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Recent Examples on the Web: Verb The next few days were disquieting for the country, especially after he was transferred to intensive care. Adam Rasmi, Quartz, 27 Apr. 2020 In much of the Bay Area, the coronavirus pandemic and strict shelter-in-place rules have kept people in their homes, engulfing whole cities in a sense of disquieting calm. Rachel Swan, SFChronicle.com, 25 Apr. 2020 In that light, America’s 20 percent positivity rate is disquieting. Alexis C. Madrigal, The Atlantic, 16 Apr. 2020 There are some tells in Allen’s account that are disquieting. Peter Biskind, Los Angeles Times, 2 Apr. 2020 Given all that is going on, Cook’s quiet about developers was disquieting. Washington Post, 2 Oct. 2019 The first day of the unprecedented shelter-in-place order for six Bay Area counties went smoothly, as few people ventured outside and commercial districts had an air of disquieting calm. Lizzie Johnson, SFChronicle.com, 17 Mar. 2020 Public health officials and Democrats responded skeptically, citing false hopes and disquiet over pitting the health of the economy against the health of the people. Cassidy Morrison, Washington Examiner, 24 Mar. 2020 Jane Ratcliffe | Longreads | March 2020 | 15 minutes (3,519 words) Lidia Yuknavitch’s disquieting new collection of short stories, Verge, is often bleak, yet also exquisitely hopeful. Jane Ratcliffe, Longreads, 14 Mar. 2020 Recent Examples on the Web: Noun And felt always with some component of unease, apprehension, disquiet, fear even, discomfort certainly. New York Times, 24 May 2021 This is a woman who has inspired revolt and disquiet in the Gileadean state. Erik Kain, Forbes, 19 May 2021 Another thread of disquiet had been the plans to evict Palestinian families from land claimed by Jewish settlers in east Jerusalem. NBC News, 14 May 2021 The guidance raised some disquiet, because there is no obvious way for retailers, their employees or their patrons to determine who has been vaccinated and who has not. BostonGlobe.com, 7 May 2021 Sturgeon’s second challenge comes from debates over the rights of transgender women—an issue that is also causing disquiet and dissent among progressives across the world, including in the United States. Helen Lewis, The Atlantic, 5 May 2021 There was further disquiet that the layoffs took place despite Second City receiving a federal Payroll Protection Plan loan of over $3 million, $2 million of which was allocated to payroll. Chris Jones, chicagotribune.com, 21 Apr. 2021 Contrast the Gunners contentment at sitting ninth in the Premier League with the growing disquiet at Tottenham Hotspur, who are still in the race to finish in the top four and have a Carabao Cup final to look forward to later this month. Graham Ruthven, Forbes, 6 Apr. 2021 And there is a growing sense of disquiet at how the Defense Production Act is having an impact on the movement of key critical items. Adam Feuerstein, STAT, 14 Mar. 2021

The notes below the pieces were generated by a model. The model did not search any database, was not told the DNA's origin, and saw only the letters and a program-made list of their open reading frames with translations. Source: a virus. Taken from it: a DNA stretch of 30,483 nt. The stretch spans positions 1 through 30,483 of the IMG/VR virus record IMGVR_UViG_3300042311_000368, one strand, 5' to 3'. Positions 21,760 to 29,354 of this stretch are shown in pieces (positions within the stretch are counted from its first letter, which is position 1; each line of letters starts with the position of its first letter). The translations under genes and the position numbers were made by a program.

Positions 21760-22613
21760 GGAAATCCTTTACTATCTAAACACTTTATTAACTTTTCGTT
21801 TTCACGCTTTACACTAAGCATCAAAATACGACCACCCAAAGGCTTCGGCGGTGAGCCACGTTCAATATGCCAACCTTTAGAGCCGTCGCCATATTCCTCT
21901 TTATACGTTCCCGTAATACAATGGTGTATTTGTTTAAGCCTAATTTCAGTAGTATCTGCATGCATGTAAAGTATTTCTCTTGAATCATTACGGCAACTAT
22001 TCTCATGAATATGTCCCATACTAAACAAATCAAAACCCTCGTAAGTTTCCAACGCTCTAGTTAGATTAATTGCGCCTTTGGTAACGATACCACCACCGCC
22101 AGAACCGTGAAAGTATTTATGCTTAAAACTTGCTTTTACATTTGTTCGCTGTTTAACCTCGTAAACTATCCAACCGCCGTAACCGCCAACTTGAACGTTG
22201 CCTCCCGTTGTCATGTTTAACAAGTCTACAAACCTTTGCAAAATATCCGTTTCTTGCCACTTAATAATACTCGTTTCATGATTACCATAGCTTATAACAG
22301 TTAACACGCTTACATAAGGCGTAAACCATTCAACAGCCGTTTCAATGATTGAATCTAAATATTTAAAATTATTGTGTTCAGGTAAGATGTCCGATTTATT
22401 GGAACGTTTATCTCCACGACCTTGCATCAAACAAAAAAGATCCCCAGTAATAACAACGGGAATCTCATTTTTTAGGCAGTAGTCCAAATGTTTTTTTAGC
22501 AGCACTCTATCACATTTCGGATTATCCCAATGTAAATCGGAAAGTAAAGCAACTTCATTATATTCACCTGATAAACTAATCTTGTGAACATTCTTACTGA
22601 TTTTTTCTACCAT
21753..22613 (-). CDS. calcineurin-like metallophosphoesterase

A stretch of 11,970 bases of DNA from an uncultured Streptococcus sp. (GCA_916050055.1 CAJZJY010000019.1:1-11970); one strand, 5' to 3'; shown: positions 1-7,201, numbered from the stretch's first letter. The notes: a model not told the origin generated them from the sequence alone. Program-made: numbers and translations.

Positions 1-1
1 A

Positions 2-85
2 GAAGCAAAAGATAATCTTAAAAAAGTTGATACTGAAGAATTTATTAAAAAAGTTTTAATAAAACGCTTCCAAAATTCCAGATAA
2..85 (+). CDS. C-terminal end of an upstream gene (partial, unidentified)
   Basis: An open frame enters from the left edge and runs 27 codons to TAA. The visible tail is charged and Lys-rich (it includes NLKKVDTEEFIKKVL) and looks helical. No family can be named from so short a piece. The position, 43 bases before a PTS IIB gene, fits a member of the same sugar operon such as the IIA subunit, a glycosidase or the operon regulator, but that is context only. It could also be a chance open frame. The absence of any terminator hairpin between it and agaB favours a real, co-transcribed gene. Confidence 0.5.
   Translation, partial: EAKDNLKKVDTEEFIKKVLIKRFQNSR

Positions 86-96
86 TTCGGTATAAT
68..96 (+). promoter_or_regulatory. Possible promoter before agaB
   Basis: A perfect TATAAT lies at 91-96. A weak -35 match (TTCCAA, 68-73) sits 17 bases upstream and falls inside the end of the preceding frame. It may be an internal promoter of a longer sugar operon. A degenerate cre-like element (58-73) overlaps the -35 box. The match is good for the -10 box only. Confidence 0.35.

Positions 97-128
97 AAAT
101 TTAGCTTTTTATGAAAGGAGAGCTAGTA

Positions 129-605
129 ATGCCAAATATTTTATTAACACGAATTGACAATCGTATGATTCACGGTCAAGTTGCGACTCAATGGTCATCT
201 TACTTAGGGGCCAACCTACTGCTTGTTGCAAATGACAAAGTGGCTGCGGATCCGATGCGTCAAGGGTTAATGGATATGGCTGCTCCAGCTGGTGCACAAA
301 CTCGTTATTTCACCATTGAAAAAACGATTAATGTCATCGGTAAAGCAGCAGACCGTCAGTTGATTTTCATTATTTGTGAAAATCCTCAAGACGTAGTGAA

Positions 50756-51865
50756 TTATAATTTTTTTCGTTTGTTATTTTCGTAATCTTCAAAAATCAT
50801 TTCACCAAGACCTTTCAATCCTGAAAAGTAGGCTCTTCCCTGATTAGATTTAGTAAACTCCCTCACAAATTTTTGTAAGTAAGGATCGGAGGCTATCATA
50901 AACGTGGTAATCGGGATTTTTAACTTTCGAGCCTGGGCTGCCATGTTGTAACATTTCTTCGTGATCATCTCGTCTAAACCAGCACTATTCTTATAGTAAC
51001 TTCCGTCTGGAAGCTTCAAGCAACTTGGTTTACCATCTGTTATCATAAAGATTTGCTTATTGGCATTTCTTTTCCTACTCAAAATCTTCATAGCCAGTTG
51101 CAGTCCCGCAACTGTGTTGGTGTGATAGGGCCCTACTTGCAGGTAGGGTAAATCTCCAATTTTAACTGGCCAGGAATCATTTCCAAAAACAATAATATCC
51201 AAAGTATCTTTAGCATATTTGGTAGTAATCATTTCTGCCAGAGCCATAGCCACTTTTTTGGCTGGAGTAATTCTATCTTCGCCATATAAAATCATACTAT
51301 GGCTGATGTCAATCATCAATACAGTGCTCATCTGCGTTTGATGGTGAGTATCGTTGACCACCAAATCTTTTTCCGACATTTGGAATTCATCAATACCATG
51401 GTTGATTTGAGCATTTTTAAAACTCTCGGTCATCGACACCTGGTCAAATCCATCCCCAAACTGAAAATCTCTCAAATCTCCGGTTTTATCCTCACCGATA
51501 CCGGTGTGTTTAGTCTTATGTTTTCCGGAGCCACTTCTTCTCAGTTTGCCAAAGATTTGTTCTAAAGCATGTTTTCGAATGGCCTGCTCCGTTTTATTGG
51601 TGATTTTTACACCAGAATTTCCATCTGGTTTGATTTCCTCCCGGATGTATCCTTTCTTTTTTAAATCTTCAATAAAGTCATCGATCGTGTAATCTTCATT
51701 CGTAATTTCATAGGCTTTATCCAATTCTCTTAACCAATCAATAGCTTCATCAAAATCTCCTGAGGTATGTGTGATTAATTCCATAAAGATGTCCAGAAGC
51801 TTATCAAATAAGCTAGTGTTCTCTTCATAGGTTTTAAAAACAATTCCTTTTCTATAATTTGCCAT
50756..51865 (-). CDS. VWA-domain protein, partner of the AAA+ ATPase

These example sentences are selected automatically from various online news sources to reflect current usage of the word 'disquiet.' Views expressed in the examples do not represent the opinion of Merriam-Webster or its editors. Send us feedback.

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First Known Use of disquiet

Verb

circa 1530, in the meaning defined above

Noun

1581, in the meaning defined above

Adjective

1582, in the meaning defined above

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Time Traveler for disquiet

Time Traveler

The first known use of disquiet was circa 1530

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Statistics for disquiet

Cite this Entry

“Disquiet.” Merriam-Webster.com Dictionary, Merriam-Webster, https://www.merriam-webster.com/dictionary/disquiet. Accessed 22 Jun. 2021.

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More Definitions for disquiet

disquiet

verb

English Language Learners Definition of disquiet

 (Entry 1 of 2)

formal : to make (someone) worried or nervous

disquiet

noun

English Language Learners Definition of disquiet (Entry 2 of 2)

formal : a feeling of worry or nervousness

disquiet

verb
dis·​qui·​et | \ dis-ˈkwī-ət How to pronounce disquiet (audio) \
disquieted; disquieting

Kids Definition of disquiet

 (Entry 1 of 2)

: to make uneasy or worried We were disquieted by strange noises in the house.

disquiet

noun

Kids Definition of disquiet (Entry 2 of 2)

: an uneasy feeling The child's illnesses brought disquiet to the family.